Origins of Slavs: Archaeology, Linguistics, Anthropology, History

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Dec 2009
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Poland
They were invited to the land as craftsman.
No - I was talking about German peasants who settled in the countryside, in newly established villages.

The same as on northern Balkan.
I don't think that there Germans also settled in the countryside, did they?

The Kopts in Egypt still speak Koptic. After 1000 years.
No - they do not, they speak Arab like all other Egyptians:

http://en.wikipedia.org/wiki/Coptic_language#Geographic_distribution

wikipedia said:
Coptic is an extinct language, in the sense that it has no native speakers.
It is only a liturgical language - just like Latin and to a great extent Hebrew.

As well in Turkey the process was never finished.
It was finished in the mainland and only in cities and along the coastlines some Greek-speakers remained.

But the genetic shows 21% of allegedly slavic gen
I don't think that 100% of Slavic people in year 500 AD were of R1a1 haplogroup, really.

Old Prussian is positioned between Baltic and Slavic languages
By whom ??? Old Prussian is a Baltic language.

And even in the early 19th century there were still over 200,000 (as of year 1825) "Lithuanians" in East Prussia:

[ame="http://en.wikipedia.org/wiki/Prussian_Lithuanians"]Prussian Lithuanians - Wikipedia, the free encyclopedia[/ame]


I think that many of them were actually descendants of Old Prussians, and were called "Lithuanians" due to similarity of language.

Perhaps they were Old Prussians who - after the Teutonic conquest - were assimilated with neighbouring Lithuanians.

Isn't the assumption better, that the slavic language speaking were living aside, possibly not in towns, when Roman rule disintegrated, they suddenly appeared as Slavs.
It is not a better assumption because it does not explain why various tribes who lived thousands of miles from each other spoke very similar languages. And it also contradicts all of written sources which clearly say about invasions of Balkans by Slavic people.

possibly not in towns
Early Slavic invaders did not settle in cities, because they were not urban people.

Cities were gradually Slavicized only later, and it lasted much longer than Slavicization of the countryside.

But when Slavic people invaded the Balkans, there were not many cities left there (except of some particular areas).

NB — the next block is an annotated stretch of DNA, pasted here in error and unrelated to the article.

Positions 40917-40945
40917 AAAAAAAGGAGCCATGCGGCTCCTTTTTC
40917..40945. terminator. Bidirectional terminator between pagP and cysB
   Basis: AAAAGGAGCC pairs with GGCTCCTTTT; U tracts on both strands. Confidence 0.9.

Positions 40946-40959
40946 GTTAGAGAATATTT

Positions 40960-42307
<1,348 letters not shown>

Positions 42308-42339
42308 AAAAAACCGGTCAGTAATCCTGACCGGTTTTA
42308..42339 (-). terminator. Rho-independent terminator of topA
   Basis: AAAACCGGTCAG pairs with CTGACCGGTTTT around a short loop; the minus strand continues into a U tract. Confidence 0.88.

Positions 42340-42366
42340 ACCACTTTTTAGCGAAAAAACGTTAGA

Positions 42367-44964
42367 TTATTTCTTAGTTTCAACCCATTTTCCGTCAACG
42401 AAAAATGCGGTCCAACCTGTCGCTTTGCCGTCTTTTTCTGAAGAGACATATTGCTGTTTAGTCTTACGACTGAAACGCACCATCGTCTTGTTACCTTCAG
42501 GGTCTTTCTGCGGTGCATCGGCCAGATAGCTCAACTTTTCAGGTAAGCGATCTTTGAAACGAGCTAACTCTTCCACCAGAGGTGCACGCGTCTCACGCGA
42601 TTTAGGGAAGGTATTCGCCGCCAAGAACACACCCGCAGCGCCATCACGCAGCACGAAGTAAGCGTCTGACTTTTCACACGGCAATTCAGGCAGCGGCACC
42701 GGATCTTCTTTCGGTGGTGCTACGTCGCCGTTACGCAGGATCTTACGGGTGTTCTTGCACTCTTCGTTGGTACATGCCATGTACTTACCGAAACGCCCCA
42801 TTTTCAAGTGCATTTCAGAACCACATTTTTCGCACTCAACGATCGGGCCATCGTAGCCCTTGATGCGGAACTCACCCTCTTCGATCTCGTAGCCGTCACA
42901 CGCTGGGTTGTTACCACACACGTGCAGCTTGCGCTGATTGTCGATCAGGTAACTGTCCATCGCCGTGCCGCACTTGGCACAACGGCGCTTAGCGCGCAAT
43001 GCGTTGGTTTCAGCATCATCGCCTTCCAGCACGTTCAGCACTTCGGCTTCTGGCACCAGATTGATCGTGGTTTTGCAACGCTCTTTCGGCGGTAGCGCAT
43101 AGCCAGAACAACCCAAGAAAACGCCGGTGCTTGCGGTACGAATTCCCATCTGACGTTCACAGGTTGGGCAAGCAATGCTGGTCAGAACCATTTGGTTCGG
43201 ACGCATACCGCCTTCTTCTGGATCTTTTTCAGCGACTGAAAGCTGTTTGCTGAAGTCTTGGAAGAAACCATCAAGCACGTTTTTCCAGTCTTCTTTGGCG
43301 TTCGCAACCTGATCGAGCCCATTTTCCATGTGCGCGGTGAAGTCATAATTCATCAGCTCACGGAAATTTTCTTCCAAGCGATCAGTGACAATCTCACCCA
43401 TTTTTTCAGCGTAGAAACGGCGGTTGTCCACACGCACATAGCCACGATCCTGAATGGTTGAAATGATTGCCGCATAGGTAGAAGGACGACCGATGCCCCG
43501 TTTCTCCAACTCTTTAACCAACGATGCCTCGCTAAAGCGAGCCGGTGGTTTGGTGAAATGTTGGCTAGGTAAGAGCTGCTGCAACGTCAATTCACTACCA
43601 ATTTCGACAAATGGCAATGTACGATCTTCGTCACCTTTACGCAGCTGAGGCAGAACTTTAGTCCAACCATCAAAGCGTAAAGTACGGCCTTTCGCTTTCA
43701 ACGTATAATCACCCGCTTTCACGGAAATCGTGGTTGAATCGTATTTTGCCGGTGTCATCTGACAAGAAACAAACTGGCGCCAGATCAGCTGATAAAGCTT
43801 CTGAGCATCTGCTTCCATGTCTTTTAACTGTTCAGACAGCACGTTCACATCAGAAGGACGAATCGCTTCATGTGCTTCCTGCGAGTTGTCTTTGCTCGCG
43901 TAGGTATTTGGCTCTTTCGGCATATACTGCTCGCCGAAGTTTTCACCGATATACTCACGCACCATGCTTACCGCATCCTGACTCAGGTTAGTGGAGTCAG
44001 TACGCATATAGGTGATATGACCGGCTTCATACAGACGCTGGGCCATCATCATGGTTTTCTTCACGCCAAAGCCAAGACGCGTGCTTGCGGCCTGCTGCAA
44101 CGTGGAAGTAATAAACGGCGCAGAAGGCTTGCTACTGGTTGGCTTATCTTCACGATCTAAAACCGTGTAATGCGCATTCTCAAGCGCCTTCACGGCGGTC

Most of cities transformed into villages or declined completely already during the late period of Roman rule.

But Prussian in that time as Adam wrote was language of Wends
Prussian was never the language of Wends.

Wends lived in what is today Eastern Germany as well as in Western Pomerania (today north-western Poland).

Western Pomerania was even known as Slavonia until its conquest by crusaders during the 12th century.

and Hungarian was language of Pannonic Slavs.
Uhm, no - language of Pannonic Slavs (who were most certainly not very numerous*) was Slavic.

Hungarian is the same as Magyar. And modern Hungarian is in no way similar to Slavic languages.

*Medieval Pannonia had a low density of population - this was the case even many centuries after the arrival of Magyars.

Slavs did in 10-20 years extensively
Maybe this explains why Slavic people were assimilating local population so easily:

"(...) They do not keep prisoners in perpetual slavery like other peoples, but they demarcate for them a limited period of time, after which they give them a choice: they can return home after purchasing their freedom, or stay among them as free people and friends. (...)"

This is what Strategikon of Maurice writes about Slavs. Other sources confirm that early Slavs were to a large extent democratic.

But in some other cases Slavic warriors murdered all men of conquered populations, while taking only women and children with them. This happened for example after Slavic warriors captured the town of Toperus in the Aegean Islands (Procopius, III.3.9-19).

already few years after there was "Provincia Sclaborum" in 595 A.D. (Paulus Diaconus, Historia Langobardorum, c. IV, 7) in Eastern Alps.

In 595 according to Vita St. Columbiani they have already Provincia and are rich enough, to be attacked by Tassilo and Bavarians.
Not only they did they have "Provincia Sclaborum" in Eastern Alps, but also "Sklavonia terra" in Western Peloponnese and "Slavonia" in Western Pomerania at the Baltic Sea, and "Wendland" in Saxony-Anhalt and Lower Saxony (which was Slavic-speaking until modern times).

Map showing Slavic tribes in the Peloponnese from Zofia Kurnatowska's "Słowiańszczyzna Południowa":

http://s21.postimg.org/sv442v3qv/Slavs_in_Greece.png



Among the southernmost Slavic tribes in Greece were Milingowie (Μιληγγοί; Milengoi) and Jeziercy (Ἐζερῖται; Ezerītai):

[ame="http://pl.wikipedia.org/wiki/Milingowie"]Milingowie – Wikipedia, wolna encyklopedia[/ame]

[ame="http://pl.wikipedia.org/wiki/Jeziercy"]Jeziercy – Wikipedia, wolna encyklopedia[/ame]


"Wendland" in Saxony-Anhalt and Lower Saxony (which was Slavic-speaking until modern times).
Wendland was inhabited by Drzewianie (Drevlans). According to this article (in Polish):